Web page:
German Longhaired Pointer vs Carpatin - Breed Comparison

German Longhaired Pointer is originated from Germany but Carpatin is originated from Romania. Both German Longhaired Pointer and Carpatin are having almost same height. German Longhaired Pointer may weigh 48 kg / 105 pounds lesser than Carpatin. Both German Longhaired Pointer and Carpatin has same life span. German Longhaired Pointer may have less litter size than Carpatin. German Longhaired Pointer requires Moderate maintenance. But Carpatin requires Low maintenance

Basic Information

Group:
Working dog
Working dog
Origin:
Germany
Romania
Height Male:
58 - 70 cm
22 - 28 inches
65 - 73 cm
25 - 29 inches
Height Female:
58 - 70 cm
22 - 28 inches
63 - 69 cm
24 - 28 inches
Weight Male:
27 - 32 kg
59 - 71 pounds
32 - 80 kg
70 - 177 pounds
Weight Female:
27 - 32 kg
59 - 71 pounds
30 - 80 kg
66 - 177 pounds
Life Span:
12 - 14 Years
12 - 14 Years
Litter Size:
4 - 6
5 - 10
Size:
Large dog
Large dog
Other Names:
Deutsch-Langhaar, GLP
Romanian Shepherd, Romanian Carpathian Shepherd, Carpathian Sheepdog
Colors Available:
Chocolate brown
Grey, fawn with a grey overlay, grey-black
Coat:
Medium length and wavy
Medium length and dense
Shedding:
Moderate
Minimal
Temperament:
Affectionate, Alert, Cheerful, Courageous, Curious, Energetic, Friendly, Gentle, Independent, Intelligent, Lively, Loving, Loyal, Outgoing, Playful, Protective, Quiet, Responsive, Social, Territorial
Affectionate, Alert, Cheerful, Courageous, Curious, Energetic, Friendly, Independent, Intelligent, Lively, Loving, Loyal, Outgoing, Playful, Protective, Responsive, Social, Territorial
Grooming:
Moderate maintenance
Low maintenance
Trainability:
Easy
Moderate
Hypoallergenic:
No
No
Kids Friendly:
Yes
Yes
New Owners Friendly:
Yes
Yes

History

Looking at the German Longhaired Pointer you may think that you’re looking at a type of Setter dog or even a large Spaniel. These pointing dogs, hailing from Germany, are gun dogs or working dogs, having always been used to track game.

They were developed at the end of the 19th century, as breeders were specifically looking for a dog that was faster than the wiry- and short hair German pointers. Crossing English Setters and Pointers gave breeders this German Longhaired Pointer and the dog was shown for the first time in Germany in 1879.

Known as the GLP or Deutsch-Langhaar, the dog has the bloodlines of water dogs and scenthounds, and way back In 1897, Baron von Schorlemer wrote the first standard for the German Longhaired.

The Carpatin, known also as the Carpathian Shepherd Dog or Romanian Shepherd, is a large breed dog known for his guarding- and watch-dog abilities. Information about these dogs dates back to the 1800s, and much later, in March 1998, fans of the dog founded the Carpathian Shepherd Dogs Club.

It is believed that the different Carpathian Shepherd Dog breeds are descendants from dogs that were developed thousands of years ago in Mesopotamia. Documentation of the origins of the dog are rare but it is thought that they are probable descendants of Lupomolossoids. However in 2005, it was finally recognized by the Federation Cynologique Internationale, and in 2006, it was recognized by the United Kennel Club. However, it is still a rare breed outside Romania.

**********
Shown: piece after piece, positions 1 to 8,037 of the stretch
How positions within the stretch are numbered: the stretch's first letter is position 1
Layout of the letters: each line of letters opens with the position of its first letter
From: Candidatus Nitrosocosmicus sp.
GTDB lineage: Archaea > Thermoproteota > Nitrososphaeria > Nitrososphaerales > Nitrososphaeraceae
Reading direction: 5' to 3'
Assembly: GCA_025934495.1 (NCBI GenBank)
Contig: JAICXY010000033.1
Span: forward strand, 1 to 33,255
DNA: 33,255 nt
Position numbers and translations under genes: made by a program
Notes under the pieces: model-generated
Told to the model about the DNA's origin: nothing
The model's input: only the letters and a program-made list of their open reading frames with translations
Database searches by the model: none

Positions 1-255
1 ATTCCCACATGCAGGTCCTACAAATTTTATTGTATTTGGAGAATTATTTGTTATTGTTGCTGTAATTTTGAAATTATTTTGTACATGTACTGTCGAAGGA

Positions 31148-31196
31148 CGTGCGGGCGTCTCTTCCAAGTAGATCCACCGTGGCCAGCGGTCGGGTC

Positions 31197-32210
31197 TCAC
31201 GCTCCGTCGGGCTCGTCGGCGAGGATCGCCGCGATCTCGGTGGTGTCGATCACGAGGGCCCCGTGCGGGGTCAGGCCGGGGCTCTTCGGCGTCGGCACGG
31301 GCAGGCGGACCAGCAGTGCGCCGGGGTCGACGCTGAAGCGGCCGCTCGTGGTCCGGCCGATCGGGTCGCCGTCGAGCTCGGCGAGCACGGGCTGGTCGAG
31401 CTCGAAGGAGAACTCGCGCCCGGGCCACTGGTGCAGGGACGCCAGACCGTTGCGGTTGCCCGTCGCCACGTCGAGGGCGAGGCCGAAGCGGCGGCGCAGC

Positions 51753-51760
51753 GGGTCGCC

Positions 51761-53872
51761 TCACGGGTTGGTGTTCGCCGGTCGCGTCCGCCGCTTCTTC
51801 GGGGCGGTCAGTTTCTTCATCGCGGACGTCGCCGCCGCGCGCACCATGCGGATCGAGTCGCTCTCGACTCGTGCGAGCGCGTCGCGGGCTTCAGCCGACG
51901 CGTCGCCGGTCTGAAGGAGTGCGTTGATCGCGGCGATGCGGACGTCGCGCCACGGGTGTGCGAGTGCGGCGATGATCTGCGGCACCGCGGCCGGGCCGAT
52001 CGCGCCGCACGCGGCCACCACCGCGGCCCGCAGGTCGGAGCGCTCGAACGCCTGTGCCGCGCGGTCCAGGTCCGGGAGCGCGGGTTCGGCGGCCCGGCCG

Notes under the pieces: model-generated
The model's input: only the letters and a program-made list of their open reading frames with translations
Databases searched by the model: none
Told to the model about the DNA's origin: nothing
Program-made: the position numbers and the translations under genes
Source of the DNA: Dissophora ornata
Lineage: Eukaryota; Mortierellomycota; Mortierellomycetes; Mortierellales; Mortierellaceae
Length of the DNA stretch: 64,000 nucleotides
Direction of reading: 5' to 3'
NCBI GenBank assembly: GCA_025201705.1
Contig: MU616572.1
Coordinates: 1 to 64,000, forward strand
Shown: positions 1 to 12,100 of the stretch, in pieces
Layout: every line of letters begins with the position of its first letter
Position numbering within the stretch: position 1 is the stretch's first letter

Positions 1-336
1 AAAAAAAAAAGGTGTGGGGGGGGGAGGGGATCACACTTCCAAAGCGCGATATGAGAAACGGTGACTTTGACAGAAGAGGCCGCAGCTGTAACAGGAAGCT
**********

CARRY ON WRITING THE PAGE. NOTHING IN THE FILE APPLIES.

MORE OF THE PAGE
Description

Athletic and lean, the German Longhaired Pointer is a medium to large sized dog standing at 60 – 70 cm in height and weighing 25 to 32kg.

With his webbed feet, he can move with great speed. It is why the dog isn’t suited well to life in the city really, as he has always been a dog used to working and running over large areas. He will appreciate being with an active owner.

The beautiful double coat is medium length, slightly wavy and with feathering around the legs, chest and tail. The tail itself is carried stretched outwards or kept low. It is rich brown to coppery color, while some white can sometimes be found on the chest and paws. The attractive dog has brown eyes, a black nose and ears which are long and floppy.

Temperament:

Intelligent, gentle and amicable the German Longhaired Pointer is an affectionate, loyal dog who is also social, getting on well with other pets in the home as well as with children.

Being the loyal dog that he is, it makes him susceptible to separation anxiety so he should never be put into the backyard and left day after day on his own.

Looks:

The Carpatin is a large breed dog, standing at 65 to 73cm in height and weighing between 32- and 80kg. The skull of the dog is wide and domed, the ears medium set and floppy. The neck is strong and muscled, the legs strong and straight, the chest deep.

The tail of the Carpatin is long, bushy and high set and his coat is double layered, medium length and pale fawn in color with light grey to black shades being seen as well.

Temperament:

The Carpatin is patient, loving and protective. This is a strong-willed dog who is independent and fairly easy to train as he is intelligent.

It is a good idea to have him trained and socialized as this brings out the best in him. He is a patient and affectionate dog and he’ll get on well with children and tolerate other pets in the home.

They are wary of strangers and become vocal, barking and growling and taking their guard dog role seriously with strangers around.